The Scoville chart is based on a peppers capsaicin content, a chemical irritant within chillies responsible for the burning sensation you either love or loathe.

Scoville ratings come in a numerical value that equates to the amount of dilution which must take place to entirely reduce this spicy sensation to nothing, but understanding them is a little odd when you don’t have any reference points.

So we’re going to give you some!

A normal bell pepper, for example, would rate at 0-100 SHU, as from experience, you’ll know they have essentially no spice.

A jalapeno, however, is rated at 10,000 SHU.

This is a good starting point for working out your required heat level, as if a raw jalapeno is far too hot for you, you’ll want to look for sauces under 5,000 SHU.

If a jalapeno doesn’t even register a pinch on your palette though, this is when you can begin venturing out for some really hot sauces.

Beware though, not every hot sauce has a Scoville rating, as they must be officially tested to get one.

For those without a Scoville rating, you could instead refer to the ratings of the chilli peppers used in the ingredients to get an idea of the heat factor. For example, a Carolina reaper sauce is going to be hotter than a habanero sauce as reapers are over 1,000,000 SHU, whereas habaneros tend not to be over 350,000 SHU.

Remember though that a sauce made from a 1,000,000 SHU pepper is not likely to rate that highly itself, as condiments tend to dilute these levels down to make them more bearable.

If you’re really not sure – it’s best just not to risk it!

Knowing Your Limits

Unless you’re doing some kind of hot sauce challenge where pain and regret is all part of the game, it’s best to be aware of your personal limits when it comes to chillies to avoid being disappointed with a purchase.

We advise starting low and making your way up the chain of command, that way you’ll eventually find your optimum balance of flavour and heat, without feeling the need to push the limit too quickly and get instant regret!

Cautions & Warnings

While hot sauce challenges and series like Hot Ones make testing your body’s spice limits seem fun and a bit of a laugh, it’s still important to remember that seriously hot sauces can have seriously horrible effects if you don’t respect them.

For example, if a sauce label tells you it’s only to be used sparingly and as a food additive only – please take heed!

Otherwise, you’ll be in for a seriously stressful few hours as your body fights off an overdose of headache-inducing, tongue-numbing, painful spice.

Some cautions are of course just playful marketing ploys though and the trick is being able to spot the difference between serious advice and slogans that are just there to egg you on!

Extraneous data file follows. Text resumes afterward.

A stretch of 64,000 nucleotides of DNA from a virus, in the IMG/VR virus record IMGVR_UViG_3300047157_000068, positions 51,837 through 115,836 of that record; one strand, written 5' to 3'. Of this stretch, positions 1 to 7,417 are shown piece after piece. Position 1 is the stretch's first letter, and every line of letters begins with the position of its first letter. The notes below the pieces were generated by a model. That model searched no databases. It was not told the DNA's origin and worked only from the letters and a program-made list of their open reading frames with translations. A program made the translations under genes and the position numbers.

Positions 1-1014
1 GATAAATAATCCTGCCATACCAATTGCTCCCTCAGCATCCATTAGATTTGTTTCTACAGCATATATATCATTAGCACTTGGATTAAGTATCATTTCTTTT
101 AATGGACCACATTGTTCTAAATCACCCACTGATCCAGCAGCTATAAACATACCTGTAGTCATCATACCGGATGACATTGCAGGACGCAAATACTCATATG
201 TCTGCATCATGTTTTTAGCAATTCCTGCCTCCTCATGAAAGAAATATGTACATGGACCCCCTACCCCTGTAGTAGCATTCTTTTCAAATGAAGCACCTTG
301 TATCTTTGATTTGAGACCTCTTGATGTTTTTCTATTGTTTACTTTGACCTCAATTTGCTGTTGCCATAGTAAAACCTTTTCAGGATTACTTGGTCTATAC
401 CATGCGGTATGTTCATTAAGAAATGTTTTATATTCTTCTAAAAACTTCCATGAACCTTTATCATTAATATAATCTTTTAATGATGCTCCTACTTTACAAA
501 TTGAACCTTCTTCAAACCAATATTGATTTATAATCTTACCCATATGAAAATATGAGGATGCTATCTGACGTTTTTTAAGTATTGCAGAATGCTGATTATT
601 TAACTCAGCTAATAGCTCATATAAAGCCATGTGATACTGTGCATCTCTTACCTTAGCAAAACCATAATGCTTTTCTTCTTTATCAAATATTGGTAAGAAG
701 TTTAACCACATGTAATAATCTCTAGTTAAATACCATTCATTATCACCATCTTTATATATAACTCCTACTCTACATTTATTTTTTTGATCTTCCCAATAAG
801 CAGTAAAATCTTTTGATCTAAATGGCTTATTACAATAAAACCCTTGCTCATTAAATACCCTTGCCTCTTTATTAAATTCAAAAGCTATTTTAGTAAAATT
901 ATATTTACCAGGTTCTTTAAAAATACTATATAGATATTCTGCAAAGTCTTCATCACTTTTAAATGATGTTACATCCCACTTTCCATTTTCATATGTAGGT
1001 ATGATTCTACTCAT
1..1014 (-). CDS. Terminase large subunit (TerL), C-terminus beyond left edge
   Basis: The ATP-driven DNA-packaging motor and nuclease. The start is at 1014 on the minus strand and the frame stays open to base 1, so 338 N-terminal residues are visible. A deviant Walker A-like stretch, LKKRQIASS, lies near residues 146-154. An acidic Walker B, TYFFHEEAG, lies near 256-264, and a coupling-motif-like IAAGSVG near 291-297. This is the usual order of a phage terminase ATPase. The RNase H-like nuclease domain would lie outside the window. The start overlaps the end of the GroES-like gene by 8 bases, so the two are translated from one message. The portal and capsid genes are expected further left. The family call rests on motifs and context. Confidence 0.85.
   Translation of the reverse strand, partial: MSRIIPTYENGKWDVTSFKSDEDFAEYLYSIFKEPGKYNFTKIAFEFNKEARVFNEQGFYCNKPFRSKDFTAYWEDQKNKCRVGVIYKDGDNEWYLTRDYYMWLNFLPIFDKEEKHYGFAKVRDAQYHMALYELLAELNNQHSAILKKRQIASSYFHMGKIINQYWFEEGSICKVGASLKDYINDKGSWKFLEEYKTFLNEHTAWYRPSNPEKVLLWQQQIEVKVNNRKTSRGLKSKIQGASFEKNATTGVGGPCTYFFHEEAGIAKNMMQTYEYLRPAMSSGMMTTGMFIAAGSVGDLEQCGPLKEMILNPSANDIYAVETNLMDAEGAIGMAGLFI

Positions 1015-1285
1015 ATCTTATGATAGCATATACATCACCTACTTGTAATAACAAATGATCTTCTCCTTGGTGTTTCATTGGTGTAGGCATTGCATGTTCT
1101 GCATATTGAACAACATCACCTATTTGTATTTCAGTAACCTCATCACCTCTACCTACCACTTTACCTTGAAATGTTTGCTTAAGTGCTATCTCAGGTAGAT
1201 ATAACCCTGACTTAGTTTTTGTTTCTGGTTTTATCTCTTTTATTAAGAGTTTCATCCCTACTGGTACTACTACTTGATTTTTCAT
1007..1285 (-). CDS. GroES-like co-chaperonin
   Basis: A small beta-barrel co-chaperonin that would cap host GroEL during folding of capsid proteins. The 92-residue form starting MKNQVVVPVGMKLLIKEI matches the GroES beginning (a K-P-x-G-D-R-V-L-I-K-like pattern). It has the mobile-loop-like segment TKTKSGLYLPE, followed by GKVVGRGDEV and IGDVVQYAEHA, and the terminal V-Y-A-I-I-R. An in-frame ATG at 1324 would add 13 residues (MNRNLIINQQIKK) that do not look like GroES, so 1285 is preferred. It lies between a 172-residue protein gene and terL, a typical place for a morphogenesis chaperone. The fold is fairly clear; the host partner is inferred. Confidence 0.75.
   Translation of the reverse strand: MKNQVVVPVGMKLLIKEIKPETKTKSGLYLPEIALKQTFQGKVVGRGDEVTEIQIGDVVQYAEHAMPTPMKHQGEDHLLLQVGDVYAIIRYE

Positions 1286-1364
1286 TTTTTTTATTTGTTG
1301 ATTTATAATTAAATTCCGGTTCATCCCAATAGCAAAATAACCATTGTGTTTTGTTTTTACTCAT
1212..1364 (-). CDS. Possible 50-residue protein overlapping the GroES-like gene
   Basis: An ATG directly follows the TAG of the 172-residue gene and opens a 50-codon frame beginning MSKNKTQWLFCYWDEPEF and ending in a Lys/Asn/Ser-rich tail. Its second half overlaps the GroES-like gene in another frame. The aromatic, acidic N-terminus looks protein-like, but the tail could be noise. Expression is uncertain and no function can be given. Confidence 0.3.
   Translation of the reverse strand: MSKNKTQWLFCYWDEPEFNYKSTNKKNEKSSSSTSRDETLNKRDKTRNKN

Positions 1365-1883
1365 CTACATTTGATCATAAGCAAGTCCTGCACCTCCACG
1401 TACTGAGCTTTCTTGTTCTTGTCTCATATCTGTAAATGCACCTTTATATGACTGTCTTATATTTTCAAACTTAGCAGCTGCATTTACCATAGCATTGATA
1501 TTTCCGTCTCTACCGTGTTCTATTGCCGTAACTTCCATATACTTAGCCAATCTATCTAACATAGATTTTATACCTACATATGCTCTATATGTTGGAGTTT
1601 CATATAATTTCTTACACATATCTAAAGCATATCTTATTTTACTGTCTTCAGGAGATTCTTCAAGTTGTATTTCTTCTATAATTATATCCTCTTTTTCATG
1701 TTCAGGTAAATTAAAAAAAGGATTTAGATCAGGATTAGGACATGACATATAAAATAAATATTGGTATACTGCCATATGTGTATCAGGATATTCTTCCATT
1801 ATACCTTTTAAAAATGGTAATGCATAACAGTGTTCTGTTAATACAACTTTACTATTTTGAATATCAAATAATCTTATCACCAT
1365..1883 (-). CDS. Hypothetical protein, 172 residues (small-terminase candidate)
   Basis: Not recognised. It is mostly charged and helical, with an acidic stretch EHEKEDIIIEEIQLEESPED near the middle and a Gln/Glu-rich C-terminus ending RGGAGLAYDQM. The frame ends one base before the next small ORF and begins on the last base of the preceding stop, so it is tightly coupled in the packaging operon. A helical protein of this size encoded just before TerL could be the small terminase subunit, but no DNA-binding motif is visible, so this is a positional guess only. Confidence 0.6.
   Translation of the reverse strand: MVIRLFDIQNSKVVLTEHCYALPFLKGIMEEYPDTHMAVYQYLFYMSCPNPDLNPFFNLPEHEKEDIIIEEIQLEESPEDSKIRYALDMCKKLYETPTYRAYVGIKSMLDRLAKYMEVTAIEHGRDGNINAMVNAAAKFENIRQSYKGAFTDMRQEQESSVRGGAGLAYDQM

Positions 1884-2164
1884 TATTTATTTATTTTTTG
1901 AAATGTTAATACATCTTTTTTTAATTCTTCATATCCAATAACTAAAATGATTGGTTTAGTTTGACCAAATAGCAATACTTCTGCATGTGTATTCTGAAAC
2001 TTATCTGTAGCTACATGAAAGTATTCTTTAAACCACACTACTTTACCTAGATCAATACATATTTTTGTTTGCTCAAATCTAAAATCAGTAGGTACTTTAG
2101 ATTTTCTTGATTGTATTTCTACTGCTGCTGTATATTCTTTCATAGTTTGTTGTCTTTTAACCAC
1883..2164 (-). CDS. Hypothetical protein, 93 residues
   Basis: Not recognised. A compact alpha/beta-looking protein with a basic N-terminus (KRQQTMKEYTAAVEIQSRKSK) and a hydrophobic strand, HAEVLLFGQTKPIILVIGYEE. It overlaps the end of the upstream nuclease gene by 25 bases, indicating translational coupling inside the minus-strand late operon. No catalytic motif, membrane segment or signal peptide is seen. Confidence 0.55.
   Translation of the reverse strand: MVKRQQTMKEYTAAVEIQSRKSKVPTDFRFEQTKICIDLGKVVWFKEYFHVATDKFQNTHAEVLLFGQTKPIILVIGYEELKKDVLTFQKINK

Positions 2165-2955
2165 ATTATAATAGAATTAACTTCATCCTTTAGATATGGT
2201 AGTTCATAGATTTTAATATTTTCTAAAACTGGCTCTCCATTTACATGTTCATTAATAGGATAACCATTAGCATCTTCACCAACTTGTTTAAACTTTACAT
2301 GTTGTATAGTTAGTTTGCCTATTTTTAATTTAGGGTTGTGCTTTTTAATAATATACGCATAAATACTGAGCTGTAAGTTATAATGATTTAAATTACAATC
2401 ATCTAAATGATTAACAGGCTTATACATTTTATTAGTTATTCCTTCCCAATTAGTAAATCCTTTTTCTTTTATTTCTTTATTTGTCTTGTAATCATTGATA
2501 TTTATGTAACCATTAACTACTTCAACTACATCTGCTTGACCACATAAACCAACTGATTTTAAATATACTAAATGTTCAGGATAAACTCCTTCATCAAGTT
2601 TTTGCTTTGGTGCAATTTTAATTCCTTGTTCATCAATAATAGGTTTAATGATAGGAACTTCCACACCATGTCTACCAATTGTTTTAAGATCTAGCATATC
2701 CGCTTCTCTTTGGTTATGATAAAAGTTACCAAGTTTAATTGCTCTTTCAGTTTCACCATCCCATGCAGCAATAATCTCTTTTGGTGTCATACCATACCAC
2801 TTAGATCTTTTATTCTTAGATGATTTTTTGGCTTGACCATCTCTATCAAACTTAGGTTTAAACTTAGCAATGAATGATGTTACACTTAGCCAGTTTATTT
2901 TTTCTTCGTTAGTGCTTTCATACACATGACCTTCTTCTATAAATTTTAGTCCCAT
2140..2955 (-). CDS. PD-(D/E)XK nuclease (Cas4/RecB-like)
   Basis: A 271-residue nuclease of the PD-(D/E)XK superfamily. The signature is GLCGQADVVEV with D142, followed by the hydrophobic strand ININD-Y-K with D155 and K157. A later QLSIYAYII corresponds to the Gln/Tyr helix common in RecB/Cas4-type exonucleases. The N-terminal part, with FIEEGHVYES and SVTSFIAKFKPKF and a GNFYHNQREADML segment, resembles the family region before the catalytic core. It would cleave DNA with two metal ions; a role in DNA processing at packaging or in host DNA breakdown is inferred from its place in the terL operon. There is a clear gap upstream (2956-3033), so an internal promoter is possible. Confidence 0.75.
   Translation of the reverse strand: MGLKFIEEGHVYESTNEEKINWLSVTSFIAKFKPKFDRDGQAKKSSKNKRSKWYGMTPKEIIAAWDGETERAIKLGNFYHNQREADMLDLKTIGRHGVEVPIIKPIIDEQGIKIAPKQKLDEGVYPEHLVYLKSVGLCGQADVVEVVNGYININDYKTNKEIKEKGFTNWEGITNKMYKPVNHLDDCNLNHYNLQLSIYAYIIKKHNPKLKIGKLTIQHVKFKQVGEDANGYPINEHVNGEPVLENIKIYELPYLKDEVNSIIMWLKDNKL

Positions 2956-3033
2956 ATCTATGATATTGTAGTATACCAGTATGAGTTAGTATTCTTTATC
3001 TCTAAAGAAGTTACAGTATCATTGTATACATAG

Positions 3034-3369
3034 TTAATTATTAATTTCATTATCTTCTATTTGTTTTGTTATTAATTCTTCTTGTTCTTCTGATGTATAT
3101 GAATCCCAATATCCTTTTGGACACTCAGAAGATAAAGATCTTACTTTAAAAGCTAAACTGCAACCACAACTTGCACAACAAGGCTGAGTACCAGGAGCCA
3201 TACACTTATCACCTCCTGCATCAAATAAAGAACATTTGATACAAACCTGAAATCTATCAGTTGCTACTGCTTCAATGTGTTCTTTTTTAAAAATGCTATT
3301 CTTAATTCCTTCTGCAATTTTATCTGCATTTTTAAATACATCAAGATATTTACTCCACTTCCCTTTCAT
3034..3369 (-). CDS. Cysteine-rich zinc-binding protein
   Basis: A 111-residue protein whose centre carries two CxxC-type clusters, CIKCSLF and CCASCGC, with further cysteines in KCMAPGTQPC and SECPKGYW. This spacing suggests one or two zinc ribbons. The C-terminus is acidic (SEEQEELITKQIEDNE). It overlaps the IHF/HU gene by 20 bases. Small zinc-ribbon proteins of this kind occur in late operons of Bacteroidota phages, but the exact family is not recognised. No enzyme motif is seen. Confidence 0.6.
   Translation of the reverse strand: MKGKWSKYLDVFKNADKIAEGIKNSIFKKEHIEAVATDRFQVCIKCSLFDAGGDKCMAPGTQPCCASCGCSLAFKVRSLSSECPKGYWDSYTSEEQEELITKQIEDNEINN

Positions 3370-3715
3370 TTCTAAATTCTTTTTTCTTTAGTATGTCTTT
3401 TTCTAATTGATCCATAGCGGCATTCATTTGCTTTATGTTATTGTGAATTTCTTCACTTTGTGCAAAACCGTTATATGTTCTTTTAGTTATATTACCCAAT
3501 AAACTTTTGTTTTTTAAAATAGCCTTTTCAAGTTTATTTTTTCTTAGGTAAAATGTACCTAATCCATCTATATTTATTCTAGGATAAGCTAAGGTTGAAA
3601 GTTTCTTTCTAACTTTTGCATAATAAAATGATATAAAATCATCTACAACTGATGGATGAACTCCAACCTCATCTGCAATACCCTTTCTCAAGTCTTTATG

The size of the bottle you buy is dependent on how you plan on using it.

For lower-Scoville hot sauce you plan on using as a condiment, it’s obviously wisest to go with larger bottles or multi-packs to help keep up with your spicey appetite.

If the item, however, is a novelty sauce which only needs a drop to completely blow your head off, you won’t need much more than a dinky 50ml bottle.

Your Burning Hot Sauce Questions

Can hot sauce kill you?

Given some of the dangerously high Scoville scores on this list, it’s a reasonable question and the answer is both yes and no.

Simply put, when a chilli pepper is so hot that it begins to damage and impair your bodily functions, your system will literally begin rejecting and fighting it.

At a low level, this is through things like sweating, but if overdosing on seriously hot stuff, your body will likely induce vomiting to stop a super Scoville chilli overriding your system.

If your body was unable to reject this though and you continued to then eat more mega-Scoville food – you probably would die.

But anything that hot would always make you automatically sick and it’s unlikely you’d ever want to force-feed yourself more after the initial horrendous reaction.

There have been rare cases of people eating very hot chillies ending up in the hospital with injuries and even rarer cases of people dying from a side effect such as anaphylactic shock, but most hot sauces are far too diluted to create that kind of reaction, as they are rarely more than 600,000 Scovilles.

In short, hot sauce isn’t going to kill you unless you actively attempt it, and even then, most don’t pack the Scoville power to do so.

Which hot sauce is hottest?

For super hot, brain-busting hot sauce, look no further than Mad Dog 357, which boasts a frightening 600,000 Scoville units, which is pure unadulterated pain.

You may see some hot ‘sauces’ marketed as even hotter than this, but anything approaching 1,000,000 units or over is usually so powerful that it’s actually less of a condiment and more of a seasoning/additive only.

Although Mad Dog 357 is one of the last genuine sauces though, it’s not like you’d actually want to pour it all over your grub anyway…